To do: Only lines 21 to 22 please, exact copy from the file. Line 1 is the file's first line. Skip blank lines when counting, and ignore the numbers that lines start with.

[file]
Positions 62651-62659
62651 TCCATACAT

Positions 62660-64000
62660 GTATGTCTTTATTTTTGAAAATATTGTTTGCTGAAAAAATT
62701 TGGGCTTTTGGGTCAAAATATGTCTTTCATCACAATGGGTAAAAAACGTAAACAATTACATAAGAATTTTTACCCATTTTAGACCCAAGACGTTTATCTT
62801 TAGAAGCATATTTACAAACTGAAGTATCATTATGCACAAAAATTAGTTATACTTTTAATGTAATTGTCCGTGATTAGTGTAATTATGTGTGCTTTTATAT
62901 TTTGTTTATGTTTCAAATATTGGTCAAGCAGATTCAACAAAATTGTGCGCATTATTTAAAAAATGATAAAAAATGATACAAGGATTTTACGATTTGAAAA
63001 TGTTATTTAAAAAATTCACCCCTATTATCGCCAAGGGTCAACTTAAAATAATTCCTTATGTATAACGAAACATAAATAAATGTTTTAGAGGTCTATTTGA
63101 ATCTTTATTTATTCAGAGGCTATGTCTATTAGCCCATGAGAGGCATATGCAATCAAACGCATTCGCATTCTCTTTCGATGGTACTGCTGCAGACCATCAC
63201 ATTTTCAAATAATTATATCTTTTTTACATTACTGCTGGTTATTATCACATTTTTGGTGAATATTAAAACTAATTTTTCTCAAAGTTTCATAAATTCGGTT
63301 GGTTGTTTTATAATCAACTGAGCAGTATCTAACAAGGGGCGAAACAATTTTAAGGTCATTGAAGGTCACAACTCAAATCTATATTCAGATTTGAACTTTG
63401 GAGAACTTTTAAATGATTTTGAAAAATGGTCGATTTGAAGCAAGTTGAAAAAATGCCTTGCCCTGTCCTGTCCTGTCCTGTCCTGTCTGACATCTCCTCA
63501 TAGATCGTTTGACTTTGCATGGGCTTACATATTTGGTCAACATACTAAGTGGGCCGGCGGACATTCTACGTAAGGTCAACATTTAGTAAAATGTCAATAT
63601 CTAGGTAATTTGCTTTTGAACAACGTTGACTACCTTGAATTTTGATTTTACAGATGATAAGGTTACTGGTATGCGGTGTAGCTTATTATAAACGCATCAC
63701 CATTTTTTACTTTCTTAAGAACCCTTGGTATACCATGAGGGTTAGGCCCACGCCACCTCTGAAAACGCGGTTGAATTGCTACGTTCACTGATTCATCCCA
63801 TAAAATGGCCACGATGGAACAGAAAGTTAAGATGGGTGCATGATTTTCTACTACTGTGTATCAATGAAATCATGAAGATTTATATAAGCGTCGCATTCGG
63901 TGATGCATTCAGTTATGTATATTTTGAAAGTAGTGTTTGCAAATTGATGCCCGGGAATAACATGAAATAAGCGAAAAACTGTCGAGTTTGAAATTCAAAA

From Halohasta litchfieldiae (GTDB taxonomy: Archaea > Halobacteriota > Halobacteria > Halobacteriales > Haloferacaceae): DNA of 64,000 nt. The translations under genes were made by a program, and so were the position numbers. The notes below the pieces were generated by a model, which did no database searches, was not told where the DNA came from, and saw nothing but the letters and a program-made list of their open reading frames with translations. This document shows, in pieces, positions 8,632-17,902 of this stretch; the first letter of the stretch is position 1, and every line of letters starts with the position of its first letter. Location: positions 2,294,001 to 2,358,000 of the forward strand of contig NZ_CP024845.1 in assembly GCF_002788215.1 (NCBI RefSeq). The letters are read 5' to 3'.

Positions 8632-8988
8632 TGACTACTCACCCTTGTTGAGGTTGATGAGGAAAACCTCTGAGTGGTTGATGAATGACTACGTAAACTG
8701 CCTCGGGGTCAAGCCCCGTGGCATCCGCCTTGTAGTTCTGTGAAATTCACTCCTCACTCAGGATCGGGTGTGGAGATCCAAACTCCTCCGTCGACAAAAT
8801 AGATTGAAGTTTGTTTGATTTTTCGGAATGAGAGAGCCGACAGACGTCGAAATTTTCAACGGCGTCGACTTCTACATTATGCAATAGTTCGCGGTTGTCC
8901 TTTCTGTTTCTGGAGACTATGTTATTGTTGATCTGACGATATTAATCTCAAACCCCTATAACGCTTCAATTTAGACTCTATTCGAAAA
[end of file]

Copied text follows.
8701 CCTCGGGGTCAAGCCCCGTGGCATCCGCCTTGTAGTTCTGTGAAATTCACTCCTCACTCAGGATCGGGTGTGGAGATCCAAACTCCTCCGTCGACAAAAT
8801 AGATTGAAGTTTGTTTGATTTTTCGGAATGAGAGAGCCGACAGACGTCGAAATTTTCAACGGCGTCGACTTCTACATTATGCAATAGTTCGCGGTTGTCC